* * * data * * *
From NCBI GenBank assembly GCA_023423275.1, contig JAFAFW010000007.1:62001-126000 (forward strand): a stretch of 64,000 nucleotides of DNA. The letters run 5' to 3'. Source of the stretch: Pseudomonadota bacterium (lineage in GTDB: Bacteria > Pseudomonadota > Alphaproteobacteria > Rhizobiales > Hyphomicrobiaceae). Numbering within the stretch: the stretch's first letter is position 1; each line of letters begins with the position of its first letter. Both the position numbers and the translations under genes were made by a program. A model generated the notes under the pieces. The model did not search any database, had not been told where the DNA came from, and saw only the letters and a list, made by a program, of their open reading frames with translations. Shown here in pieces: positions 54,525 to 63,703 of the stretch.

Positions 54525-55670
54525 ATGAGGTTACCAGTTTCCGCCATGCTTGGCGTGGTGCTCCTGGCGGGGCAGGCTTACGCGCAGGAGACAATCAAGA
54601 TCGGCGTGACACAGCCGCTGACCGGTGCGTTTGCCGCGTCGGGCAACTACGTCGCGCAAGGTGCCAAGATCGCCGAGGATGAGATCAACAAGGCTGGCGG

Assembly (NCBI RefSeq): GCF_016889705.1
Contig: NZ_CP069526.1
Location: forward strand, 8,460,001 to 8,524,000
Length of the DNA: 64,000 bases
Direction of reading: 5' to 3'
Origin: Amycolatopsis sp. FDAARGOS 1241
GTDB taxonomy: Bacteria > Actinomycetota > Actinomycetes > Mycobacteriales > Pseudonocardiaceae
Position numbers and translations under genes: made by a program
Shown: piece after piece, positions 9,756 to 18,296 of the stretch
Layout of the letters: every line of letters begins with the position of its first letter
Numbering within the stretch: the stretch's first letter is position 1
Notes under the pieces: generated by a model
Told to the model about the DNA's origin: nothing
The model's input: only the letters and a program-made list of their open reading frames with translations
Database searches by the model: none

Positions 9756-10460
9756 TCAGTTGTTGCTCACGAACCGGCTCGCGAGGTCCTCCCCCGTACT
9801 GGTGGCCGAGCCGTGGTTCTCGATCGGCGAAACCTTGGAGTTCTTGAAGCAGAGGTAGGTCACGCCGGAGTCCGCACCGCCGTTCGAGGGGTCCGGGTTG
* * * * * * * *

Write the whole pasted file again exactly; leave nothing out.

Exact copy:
From NCBI GenBank assembly GCA_023423275.1, contig JAFAFW010000007.1:62001-126000 (forward strand): a stretch of 64,000 nucleotides of DNA. The letters run 5' to 3'. Source of the stretch: Pseudomonadota bacterium (lineage in GTDB: Bacteria > Pseudomonadota > Alphaproteobacteria > Rhizobiales > Hyphomicrobiaceae). Numbering within the stretch: the stretch's first letter is position 1; each line of letters begins with the position of its first letter. Both the position numbers and the translations under genes were made by a program. A model generated the notes under the pieces. The model did not search any database, had not been told where the DNA came from, and saw only the letters and a list, made by a program, of their open reading frames with translations. Shown here in pieces: positions 54,525 to 63,703 of the stretch.

Positions 54525-55670
54525 ATGAGGTTACCAGTTTCCGCCATGCTTGGCGTGGTGCTCCTGGCGGGGCAGGCTTACGCGCAGGAGACAATCAAGA
54601 TCGGCGTGACACAGCCGCTGACCGGTGCGTTTGCCGCGTCGGGCAACTACGTCGCGCAAGGTGCCAAGATCGCCGAGGATGAGATCAACAAGGCTGGCGG

Assembly (NCBI RefSeq): GCF_016889705.1
Contig: NZ_CP069526.1
Location: forward strand, 8,460,001 to 8,524,000
Length of the DNA: 64,000 bases
Direction of reading: 5' to 3'
Origin: Amycolatopsis sp. FDAARGOS 1241
GTDB taxonomy: Bacteria > Actinomycetota > Actinomycetes > Mycobacteriales > Pseudonocardiaceae
Position numbers and translations under genes: made by a program
Shown: piece after piece, positions 9,756 to 18,296 of the stretch
Layout of the letters: every line of letters begins with the position of its first letter
Numbering within the stretch: the stretch's first letter is position 1
Notes under the pieces: generated by a model
Told to the model about the DNA's origin: nothing
The model's input: only the letters and a program-made list of their open reading frames with translations
Database searches by the model: none

Positions 9756-10460
9756 TCAGTTGTTGCTCACGAACCGGCTCGCGAGGTCCTCCCCCGTACT
9801 GGTGGCCGAGCCGTGGTTCTCGATCGGCGAAACCTTGGAGTTCTTGAAGCAGAGGTAGGTCACGCCGGAGTCCGCACCGCCGTTCGAGGGGTCCGGGTTG